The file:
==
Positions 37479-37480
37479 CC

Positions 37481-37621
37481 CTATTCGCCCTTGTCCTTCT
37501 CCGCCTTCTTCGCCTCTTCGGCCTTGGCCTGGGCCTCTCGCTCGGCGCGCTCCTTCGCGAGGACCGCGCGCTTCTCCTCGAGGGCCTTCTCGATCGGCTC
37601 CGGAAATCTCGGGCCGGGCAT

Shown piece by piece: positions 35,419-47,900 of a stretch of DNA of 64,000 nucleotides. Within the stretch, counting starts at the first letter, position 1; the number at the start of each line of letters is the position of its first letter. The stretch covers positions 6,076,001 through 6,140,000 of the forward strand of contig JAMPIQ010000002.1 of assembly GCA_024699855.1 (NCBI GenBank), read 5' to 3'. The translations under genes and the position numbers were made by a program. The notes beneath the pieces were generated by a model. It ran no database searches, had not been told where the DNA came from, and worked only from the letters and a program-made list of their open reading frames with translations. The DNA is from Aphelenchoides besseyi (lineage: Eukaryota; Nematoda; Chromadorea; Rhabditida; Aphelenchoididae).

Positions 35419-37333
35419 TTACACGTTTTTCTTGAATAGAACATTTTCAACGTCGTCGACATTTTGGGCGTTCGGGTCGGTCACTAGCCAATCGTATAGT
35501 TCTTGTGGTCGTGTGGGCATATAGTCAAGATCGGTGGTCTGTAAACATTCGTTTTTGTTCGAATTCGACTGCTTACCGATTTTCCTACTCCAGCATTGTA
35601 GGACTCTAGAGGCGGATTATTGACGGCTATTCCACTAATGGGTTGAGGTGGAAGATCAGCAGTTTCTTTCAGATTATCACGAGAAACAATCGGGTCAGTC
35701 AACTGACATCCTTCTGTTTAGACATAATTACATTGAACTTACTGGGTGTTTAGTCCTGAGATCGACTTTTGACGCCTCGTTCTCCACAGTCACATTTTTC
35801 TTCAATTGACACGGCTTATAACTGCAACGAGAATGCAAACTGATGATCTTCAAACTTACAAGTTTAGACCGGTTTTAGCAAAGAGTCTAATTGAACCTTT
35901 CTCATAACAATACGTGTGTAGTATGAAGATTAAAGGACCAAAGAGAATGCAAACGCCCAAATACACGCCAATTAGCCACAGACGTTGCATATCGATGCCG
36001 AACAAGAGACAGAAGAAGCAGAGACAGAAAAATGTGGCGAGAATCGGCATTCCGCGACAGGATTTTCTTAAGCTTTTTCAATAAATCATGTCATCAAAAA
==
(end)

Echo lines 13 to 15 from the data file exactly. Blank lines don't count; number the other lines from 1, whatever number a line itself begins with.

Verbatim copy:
35801 TTCAATTGACACGGCTTATAACTGCAACGAGAATGCAAACTGATGATCTTCAAACTTACAAGTTTAGACCGGTTTTAGCAAAGAGTCTAATTGAACCTTT
35901 CTCATAACAATACGTGTGTAGTATGAAGATTAAAGGACCAAAGAGAATGCAAACGCCCAAATACACGCCAATTAGCCACAGACGTTGCATATCGATGCCG
36001 AACAAGAGACAGAAGAAGCAGAGACAGAAAAATGTGGCGAGAATCGGCATTCCGCGACAGGATTTTCTTAAGCTTTTTCAATAAATCATGTCATCAAAAA